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Respiratory mechanics of eleven avian species resident at high and low altitude

Citation

York, JM and Chua, BA and Ivy, CM and Alza, L and Cheek, R and Scott, GR and McCracken, KG and Frappell, PB and Dawson, NJ and Lague, SL and Milsom, WK, Respiratory mechanics of eleven avian species resident at high and low altitude, Journal of Experimental Biology, 220, (6) pp. 1079-1089. ISSN 0022-0949 (2017) [Refereed Article]


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DOI: doi:10.1242/jeb.151191

Abstract

The metabolic cost of breathing at rest has never been successfully measured in birds, but has been hypothesized to be higher than in mammals of a similar size because of the rocking motion of the avian sternum being encumbered by the pectoral flight muscles. To measure the cost and work of breathing, and to investigate whether species resident at high altitude exhibit morphological or mechanical changes that alter the work of breathing, we studied 11 species of waterfowl: five from high altitudes ( > 3000 m) in Peru, and six from low altitudes in Oregon, USA. Birds were anesthetized and mechanically ventilated in sternal recumbency with known tidal volumes and breathing frequencies. The work done by the ventilator was measured, and these values were applied to the combinations of tidal volumes and breathing frequencies used by the birds to breathe at rest. We found the respiratory system of high-altitude species to be of a similar size, but consistently more compliant than that of low altitude sister taxa, although this did not translate to a significantly reduced work of breathing. The metabolic cost of breathing was estimated to be between 1 and 3% of basal metabolic rate, as low or lower than estimates for other groups of tetrapods.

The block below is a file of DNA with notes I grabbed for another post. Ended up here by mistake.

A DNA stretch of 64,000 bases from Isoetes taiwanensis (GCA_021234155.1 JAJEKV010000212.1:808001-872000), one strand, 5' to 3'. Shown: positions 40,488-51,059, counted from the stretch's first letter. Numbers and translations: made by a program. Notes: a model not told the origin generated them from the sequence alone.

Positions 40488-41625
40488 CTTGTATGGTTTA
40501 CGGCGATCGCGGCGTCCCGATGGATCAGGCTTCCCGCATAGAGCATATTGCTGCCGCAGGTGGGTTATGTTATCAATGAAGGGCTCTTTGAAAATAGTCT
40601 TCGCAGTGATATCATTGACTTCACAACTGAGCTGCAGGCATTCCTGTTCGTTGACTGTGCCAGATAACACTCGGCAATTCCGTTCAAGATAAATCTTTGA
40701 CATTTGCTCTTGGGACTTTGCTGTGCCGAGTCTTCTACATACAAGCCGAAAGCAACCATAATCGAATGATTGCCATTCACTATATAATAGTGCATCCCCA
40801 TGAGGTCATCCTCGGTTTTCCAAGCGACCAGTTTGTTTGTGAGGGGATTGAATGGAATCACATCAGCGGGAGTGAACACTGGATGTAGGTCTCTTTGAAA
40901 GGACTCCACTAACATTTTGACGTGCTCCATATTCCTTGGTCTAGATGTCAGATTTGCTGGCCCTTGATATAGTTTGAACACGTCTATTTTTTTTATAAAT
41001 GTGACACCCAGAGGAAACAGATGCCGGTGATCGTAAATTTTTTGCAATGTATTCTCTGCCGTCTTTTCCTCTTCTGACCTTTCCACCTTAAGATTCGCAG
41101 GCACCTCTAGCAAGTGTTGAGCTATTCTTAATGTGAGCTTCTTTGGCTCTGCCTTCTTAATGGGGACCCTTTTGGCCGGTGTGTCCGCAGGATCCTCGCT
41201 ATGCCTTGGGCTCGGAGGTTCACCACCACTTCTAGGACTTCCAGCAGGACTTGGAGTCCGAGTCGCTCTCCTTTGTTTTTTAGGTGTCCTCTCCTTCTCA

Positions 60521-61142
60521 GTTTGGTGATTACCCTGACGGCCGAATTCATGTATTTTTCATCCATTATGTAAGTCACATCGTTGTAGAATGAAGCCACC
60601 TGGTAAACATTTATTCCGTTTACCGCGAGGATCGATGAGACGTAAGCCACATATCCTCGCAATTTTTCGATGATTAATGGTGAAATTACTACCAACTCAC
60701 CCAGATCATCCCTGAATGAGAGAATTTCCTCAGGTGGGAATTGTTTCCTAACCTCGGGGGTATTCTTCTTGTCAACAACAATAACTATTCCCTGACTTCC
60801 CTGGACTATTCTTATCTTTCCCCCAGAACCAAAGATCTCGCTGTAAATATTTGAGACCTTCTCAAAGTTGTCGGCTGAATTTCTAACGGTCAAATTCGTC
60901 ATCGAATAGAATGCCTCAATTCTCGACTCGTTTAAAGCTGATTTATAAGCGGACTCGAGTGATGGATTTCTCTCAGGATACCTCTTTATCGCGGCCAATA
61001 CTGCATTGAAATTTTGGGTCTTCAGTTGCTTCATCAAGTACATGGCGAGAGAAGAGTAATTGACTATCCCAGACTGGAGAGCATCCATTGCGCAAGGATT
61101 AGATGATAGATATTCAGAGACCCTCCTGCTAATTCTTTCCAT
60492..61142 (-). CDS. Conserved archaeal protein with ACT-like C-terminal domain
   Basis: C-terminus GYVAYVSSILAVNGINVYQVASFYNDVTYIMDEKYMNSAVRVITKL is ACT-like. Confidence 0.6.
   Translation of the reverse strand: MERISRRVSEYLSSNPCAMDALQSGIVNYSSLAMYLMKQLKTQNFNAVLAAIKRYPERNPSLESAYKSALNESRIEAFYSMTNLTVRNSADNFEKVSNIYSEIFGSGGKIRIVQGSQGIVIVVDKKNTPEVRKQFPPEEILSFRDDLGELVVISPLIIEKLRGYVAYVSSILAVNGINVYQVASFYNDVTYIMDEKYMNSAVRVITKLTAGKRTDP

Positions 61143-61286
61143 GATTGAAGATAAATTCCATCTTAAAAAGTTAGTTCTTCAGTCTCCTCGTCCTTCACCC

Item Details

Item Type:Refereed Article
Keywords:avian respiratory system, compliance, hypoxia, pulmonary mechanics, waterfowl, work of breathing
Research Division:Biological Sciences
Research Group:Zoology
Research Field:Animal Physiological Ecology
Objective Division:Expanding Knowledge
Objective Group:Expanding Knowledge
Objective Field:Expanding Knowledge in the Biological Sciences
Author:Frappell, PB (Professor Peter Frappell)
ID Code:123503
Year Published:2017
Web of Science® Times Cited:2
Deposited By:Ecology and Biodiversity
Deposited On:2018-01-10
Last Modified:2018-01-10
Downloads:0

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